· HAMP: Home Affordability Modification Program. Administered by the federal government. http://www.makinghomeaffordable.gov/pages/default.aspx
· HAFA: Home Affordability Foreclosure Alternatives. Administered by the federal government. http://www.makinghomeaffordable.gov.
· HARP: Home Affordability Refinance Program. Administered by the federal government. http://www.makinghomeaffordable.gov/programs/lower-rates/Pages/harp.aspx
· Housing Counselor: Housing counselors are counselors who work for HUD-certified agencies that can provide advice on foreclosure prevention and assist a borrower with workout options with the bank if a borrower is facing foreclosure. HUD-certified housing counseling services are free. Do not pay anyone for a loan modification.
· HUD: U.S. Department of Housing and Urban Development. www.hud.gov. HUD sponsors housing counseling agencies throughout the country that can provide advice on buying a home, renting, defaults, foreclosures, and credit issues.
· Investor: The group that put up the money for the loan. An investor may have also bought the loan at a later date.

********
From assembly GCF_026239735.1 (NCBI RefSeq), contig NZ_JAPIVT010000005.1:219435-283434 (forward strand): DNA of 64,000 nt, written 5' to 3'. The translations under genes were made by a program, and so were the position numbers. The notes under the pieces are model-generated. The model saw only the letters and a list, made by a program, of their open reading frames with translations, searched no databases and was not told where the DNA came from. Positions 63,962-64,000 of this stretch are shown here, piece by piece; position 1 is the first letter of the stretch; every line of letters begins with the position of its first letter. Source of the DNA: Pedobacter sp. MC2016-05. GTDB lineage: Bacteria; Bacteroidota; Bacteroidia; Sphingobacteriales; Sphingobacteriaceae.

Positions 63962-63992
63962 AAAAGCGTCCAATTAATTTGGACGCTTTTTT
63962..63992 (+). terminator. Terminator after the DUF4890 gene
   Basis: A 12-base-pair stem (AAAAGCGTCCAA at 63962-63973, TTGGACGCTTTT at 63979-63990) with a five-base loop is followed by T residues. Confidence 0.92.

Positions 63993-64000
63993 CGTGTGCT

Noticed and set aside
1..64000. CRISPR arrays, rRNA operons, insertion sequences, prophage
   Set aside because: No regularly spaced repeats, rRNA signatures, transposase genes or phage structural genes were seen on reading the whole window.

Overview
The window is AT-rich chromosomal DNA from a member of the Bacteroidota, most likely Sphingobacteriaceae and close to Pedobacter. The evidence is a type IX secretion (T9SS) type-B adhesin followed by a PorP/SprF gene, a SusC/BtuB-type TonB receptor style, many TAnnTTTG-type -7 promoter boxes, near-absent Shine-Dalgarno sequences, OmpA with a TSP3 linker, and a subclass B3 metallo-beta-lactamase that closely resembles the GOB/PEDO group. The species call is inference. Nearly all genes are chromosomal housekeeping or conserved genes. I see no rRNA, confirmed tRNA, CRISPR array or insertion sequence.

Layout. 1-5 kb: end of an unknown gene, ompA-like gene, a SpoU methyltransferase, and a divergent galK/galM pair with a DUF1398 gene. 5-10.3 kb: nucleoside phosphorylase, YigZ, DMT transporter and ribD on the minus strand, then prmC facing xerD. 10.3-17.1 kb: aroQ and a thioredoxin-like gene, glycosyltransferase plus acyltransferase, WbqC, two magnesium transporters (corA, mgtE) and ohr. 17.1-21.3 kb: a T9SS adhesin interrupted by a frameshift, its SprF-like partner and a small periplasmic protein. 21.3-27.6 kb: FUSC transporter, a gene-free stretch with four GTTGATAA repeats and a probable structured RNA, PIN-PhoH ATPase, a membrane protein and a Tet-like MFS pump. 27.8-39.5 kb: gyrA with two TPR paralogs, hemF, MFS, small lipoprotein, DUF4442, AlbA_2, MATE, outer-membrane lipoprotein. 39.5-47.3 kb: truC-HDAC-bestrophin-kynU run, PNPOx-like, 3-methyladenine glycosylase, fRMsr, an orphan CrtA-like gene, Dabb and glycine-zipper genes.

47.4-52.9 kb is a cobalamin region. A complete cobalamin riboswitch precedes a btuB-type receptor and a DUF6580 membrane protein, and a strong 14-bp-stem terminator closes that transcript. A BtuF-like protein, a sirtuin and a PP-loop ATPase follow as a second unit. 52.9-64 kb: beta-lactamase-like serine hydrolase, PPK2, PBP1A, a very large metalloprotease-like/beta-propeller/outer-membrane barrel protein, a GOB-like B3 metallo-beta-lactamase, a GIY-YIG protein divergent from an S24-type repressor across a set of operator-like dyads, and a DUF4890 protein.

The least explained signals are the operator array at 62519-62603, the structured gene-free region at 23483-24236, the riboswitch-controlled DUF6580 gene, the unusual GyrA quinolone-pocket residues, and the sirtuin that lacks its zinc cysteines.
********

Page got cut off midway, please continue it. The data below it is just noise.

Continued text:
· Judge: The official that presides over a case. A judge is a neutral, third-party employed to ensure an equal opportunity for justice for all parties to a case. A judge issues court orders. A judge cannot give legal advice.
· Judgment of Foreclosure: A court order that a judge signs allowing the bank to proceed to sell the property at an auction.
· Judicial Sale: A court-ordered sale of the property at an auction by a selling officer to the highest bidder.
· Law Clerk: A court employee who assists the judge. A law clerk cannot give legal advice.
· Lender: The financial institution where a borrower obtained a loan for the mortgage.
· Loan Modification: An agreement to permanently change one or more terms of the original mortgage (e.g., change in interest rate, payment amount, term, or capitalization of arrears over an extended term).
· Mediation: Mediation is the chance to talk with your lender and try to work out an agreement with the help of a knowledgeable, neutral person. Mediation requires the appearance of the mortgagor/borrower and the mortgagee/lender. A meeting with a housing counselor or legal aid attorney is NOT mediation. Mediation occurs by court order only.
· Mortgage: The document by which a bank can take your home if you do not pay the bank back for the house.
· Mortgage Foreclosure: See “Foreclosure.”